Although its focus is statewide, CommonWealth magazine uses a grant and reader donation model of financing. If you’re not familiar with CommonWealth, you should check it out, especially since it often writes stories about Lowell For instance, at the end of this summer, CommonWealth published an article about Lowell state representative Rady Mom’s re-election campaign (International issues play key role in Lowell rep’s race). Last year, CommonWealth wrote two articles on the fight over where to locate Lowell High School (Lowell’s single-issue election and Why Lowell is torn over new high school) and another about the lawsuit now pending in the US District Court that alleges the city is violating the Federal voting rights act (Lawsuit challenges Lowell at-large voting). In 2016, another article raised questions about the same at-large voting system that is being challenged in the US District Court case (Why whites control Lowell city government).

Previously, CommonWealth published a print magazine four times each year. However, this past summer, it switched to an all-digital operation. There’s much about Massachusetts policy and politics on the organization’s website including opportunities to sign up for daily and weekly electronic newsletters, and to download The Codcast (a Massachusetts-centric podcast). There’s also an opportunity to donate to CommonWealth which is worth doing, since all of its journalistic products are free.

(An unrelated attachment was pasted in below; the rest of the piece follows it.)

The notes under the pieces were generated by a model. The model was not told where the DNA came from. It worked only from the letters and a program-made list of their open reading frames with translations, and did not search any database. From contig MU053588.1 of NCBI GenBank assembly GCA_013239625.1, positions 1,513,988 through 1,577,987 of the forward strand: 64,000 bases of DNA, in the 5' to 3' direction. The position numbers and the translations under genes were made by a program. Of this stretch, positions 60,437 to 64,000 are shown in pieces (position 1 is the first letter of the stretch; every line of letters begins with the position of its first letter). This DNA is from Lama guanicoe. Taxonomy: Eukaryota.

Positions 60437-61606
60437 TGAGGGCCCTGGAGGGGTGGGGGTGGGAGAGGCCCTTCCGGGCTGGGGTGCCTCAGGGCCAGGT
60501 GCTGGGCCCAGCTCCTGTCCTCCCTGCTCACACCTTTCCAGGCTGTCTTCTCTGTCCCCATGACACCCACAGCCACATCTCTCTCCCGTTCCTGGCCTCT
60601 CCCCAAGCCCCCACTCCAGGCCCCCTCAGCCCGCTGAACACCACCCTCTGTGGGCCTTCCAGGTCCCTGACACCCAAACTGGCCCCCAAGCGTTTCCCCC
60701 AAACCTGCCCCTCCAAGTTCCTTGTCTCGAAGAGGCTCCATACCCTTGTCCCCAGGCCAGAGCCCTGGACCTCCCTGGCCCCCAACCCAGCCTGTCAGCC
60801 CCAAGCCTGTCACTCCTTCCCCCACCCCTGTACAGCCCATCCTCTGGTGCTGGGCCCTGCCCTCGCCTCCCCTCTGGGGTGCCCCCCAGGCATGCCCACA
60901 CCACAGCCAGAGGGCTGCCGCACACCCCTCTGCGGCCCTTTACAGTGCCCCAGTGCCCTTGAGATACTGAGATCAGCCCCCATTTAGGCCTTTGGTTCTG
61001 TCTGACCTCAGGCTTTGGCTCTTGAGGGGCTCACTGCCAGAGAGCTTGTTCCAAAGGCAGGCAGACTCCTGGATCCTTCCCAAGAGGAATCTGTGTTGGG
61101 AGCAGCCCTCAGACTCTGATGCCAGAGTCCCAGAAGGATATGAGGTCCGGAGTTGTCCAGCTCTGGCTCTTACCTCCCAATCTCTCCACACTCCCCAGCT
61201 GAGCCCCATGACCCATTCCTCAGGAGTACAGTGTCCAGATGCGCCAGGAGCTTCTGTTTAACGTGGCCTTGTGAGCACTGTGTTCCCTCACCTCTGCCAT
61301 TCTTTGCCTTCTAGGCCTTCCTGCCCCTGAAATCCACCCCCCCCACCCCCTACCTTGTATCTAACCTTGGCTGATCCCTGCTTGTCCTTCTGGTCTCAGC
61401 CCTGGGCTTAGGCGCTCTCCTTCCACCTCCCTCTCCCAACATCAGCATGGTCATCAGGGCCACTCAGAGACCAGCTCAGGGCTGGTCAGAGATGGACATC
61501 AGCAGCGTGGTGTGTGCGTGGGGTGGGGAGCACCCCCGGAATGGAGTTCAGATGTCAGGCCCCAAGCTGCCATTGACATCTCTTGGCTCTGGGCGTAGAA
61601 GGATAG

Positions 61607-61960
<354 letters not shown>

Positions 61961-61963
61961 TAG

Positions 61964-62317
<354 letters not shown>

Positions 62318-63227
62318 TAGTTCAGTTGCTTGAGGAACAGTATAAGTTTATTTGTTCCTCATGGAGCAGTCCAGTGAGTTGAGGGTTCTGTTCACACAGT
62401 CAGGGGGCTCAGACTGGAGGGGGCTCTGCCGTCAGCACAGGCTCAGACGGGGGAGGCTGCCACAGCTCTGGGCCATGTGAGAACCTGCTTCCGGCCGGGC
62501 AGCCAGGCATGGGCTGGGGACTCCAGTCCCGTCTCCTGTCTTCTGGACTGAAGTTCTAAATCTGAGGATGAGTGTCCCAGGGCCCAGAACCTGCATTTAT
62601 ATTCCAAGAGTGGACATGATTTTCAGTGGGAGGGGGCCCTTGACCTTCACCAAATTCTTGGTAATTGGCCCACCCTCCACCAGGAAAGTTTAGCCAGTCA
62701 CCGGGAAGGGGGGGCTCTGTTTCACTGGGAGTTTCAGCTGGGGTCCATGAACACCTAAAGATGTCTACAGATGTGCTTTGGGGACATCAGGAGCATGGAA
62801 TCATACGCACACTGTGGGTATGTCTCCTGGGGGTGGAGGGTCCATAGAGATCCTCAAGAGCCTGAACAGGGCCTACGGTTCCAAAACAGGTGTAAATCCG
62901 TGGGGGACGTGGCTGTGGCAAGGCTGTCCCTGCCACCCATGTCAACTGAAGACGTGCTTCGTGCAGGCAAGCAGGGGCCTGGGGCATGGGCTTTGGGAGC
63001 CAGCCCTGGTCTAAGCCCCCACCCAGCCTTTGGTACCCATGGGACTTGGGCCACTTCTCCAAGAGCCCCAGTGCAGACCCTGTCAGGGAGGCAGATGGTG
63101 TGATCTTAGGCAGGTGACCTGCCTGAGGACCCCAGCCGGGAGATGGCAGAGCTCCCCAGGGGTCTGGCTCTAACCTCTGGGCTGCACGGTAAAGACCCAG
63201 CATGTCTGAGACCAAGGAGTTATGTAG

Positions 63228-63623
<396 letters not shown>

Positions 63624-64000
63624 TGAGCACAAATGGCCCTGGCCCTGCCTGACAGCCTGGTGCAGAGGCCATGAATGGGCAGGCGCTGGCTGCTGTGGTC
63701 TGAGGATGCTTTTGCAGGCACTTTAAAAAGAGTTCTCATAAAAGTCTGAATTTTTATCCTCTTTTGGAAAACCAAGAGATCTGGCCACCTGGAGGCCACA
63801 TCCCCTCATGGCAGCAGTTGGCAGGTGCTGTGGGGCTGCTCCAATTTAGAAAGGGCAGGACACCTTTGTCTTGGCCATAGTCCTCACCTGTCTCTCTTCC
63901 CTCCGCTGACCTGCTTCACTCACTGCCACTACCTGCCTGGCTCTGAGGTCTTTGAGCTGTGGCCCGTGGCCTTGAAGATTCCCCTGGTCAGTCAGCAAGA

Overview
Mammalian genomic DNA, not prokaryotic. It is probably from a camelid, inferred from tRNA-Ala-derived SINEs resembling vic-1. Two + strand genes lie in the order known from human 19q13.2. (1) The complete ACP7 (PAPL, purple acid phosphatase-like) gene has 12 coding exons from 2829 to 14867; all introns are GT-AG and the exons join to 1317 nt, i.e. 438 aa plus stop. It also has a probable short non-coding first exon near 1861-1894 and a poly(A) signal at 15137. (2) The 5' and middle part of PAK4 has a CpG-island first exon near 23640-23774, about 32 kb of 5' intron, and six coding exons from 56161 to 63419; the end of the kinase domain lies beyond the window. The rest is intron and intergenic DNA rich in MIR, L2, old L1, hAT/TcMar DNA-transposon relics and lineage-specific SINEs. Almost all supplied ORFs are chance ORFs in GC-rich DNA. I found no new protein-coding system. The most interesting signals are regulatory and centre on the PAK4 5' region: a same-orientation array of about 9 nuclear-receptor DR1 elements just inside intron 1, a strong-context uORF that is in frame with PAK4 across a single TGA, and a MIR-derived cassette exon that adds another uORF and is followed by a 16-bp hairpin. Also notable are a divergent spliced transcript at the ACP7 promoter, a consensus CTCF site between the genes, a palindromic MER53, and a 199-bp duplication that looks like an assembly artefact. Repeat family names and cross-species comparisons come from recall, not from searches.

If the future of local journalism is a topic of interest to you – as it should be – mark Tuesday, March 26, 2019 on your calendar. That evening at 7 pm at Lowell National Historical Park Visitor Center, media critic Dan Kennedy will do a book talk/book signing of “The Return of the Moguls,” his 2018 book about how Jeff Bezos, John Henry and other millionaires and billionaires are remaking newspapers for the future.

City of Lights: November 24, 2018

Because November 1 fell on a Thursday this year, Thanksgiving comes on the earliest possible date – November 22. That also means that the City of Lights parade and celebration come early too. They will be held on Saturday, November 24, 2018 with family activities from noon to 5 pm and the parade from Jackson Street to City Hall kicking off at 4:30 pm. The official illumination of the City Hall exterior lights will take place at 6 pm. For more info, check out the City of Lights webpage.

Lowell Open Space and Recreation Plan